The Strong Cities Network led a roundtable discussion with preventing and countering violent extremism (P/CVE) practitioners.
In September, the Strong Cities Network participated in a roundtable in Nairobi hosted by USAID and the Centre for Human Rights and Policy Studies (CHRIPS) on Exploring the Integration of Youth and Trauma-Informed Approaches into P/CVE Programming in Africa.
The two-day event brought together P/CVE practitioners from across Sub-Saharan Africa to discuss how youth can be better integrated into P/CVE programming, and how efforts to ensure better mental health among youth could strengthen P/CVE programming and bolster community cohesion across the region. The roundtable emphasised that, much like a country’s education and development programmes, prevention efforts should be youth-inclusive, implemented as a national priority and aim to address other issues of insecurity, such as poor mental health, drug abuse, crime, gang and gender-based violence, in addition to violent extremism. Several good practices were shared, including hosting ‘listening campaigns’ before programme inception so that activities are driven by local understanding and encourage local ownership.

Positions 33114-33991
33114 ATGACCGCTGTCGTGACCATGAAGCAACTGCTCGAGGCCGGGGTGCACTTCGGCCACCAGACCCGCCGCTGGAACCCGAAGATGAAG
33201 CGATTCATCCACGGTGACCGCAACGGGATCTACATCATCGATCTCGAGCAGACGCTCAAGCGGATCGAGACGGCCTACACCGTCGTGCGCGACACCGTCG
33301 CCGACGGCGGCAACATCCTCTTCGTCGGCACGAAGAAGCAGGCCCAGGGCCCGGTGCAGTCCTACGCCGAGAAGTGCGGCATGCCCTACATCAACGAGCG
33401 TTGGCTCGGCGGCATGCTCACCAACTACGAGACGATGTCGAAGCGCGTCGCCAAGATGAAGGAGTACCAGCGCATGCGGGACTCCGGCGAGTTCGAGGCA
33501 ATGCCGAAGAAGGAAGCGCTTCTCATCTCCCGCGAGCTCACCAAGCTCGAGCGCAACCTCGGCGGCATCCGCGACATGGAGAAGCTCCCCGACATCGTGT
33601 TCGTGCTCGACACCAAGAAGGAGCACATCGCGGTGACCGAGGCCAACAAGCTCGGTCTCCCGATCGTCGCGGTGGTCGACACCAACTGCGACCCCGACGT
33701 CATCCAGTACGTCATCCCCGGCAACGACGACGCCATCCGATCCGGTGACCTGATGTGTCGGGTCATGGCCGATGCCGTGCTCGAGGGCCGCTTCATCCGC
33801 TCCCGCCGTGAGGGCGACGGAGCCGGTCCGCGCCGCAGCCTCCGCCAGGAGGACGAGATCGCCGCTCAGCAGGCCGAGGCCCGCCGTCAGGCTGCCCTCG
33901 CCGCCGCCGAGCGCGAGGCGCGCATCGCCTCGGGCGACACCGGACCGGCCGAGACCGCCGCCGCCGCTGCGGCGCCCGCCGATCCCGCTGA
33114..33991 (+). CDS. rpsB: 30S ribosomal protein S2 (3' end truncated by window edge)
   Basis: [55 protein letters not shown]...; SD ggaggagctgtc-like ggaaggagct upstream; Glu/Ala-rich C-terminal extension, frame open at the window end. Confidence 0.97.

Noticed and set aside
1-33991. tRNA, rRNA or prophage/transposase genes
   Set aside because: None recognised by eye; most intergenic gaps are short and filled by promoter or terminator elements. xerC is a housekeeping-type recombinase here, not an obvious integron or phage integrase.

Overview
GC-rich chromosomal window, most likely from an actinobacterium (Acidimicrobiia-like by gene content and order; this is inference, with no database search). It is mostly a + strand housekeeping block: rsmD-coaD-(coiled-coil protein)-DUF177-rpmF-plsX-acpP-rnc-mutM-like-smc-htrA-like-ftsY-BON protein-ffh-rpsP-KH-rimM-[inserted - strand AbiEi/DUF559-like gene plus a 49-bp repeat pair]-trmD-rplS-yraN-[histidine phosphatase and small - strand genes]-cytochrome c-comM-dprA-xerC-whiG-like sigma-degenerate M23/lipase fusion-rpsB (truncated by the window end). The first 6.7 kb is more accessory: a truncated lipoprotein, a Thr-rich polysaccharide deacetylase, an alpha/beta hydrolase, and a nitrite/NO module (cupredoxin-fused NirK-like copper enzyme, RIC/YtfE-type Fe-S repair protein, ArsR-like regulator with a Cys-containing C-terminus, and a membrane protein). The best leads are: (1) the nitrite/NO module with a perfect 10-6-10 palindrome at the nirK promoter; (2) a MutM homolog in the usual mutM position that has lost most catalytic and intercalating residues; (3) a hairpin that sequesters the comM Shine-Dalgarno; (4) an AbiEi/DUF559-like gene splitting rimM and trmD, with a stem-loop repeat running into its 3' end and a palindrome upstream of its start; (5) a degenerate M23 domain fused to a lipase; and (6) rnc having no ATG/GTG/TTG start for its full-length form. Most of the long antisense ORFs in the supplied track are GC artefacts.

Practitioners emphasised the important role that mental health support plays in P/CVE. The success of P/CVE activities greatly depends on whether past and current trauma, and stigma around seeking mental health support, are addressed and prioritised.
Strong Cities’ Africa Programme Lead, Isel van Zyl, shared work led by Strong Cities’ youth pillar, Young Cities, which fosters collaboration between local government and young people to address the issues facing their communities, and the findings of the new Strong Cities report on Addressing the Overlooked Role of African Cities in Preventing & Countering Violent Extremism.
The report will guide and inform the work of the Network’s new Regional Hubs to catalyse city-led efforts to address extremism, hate and polarisation.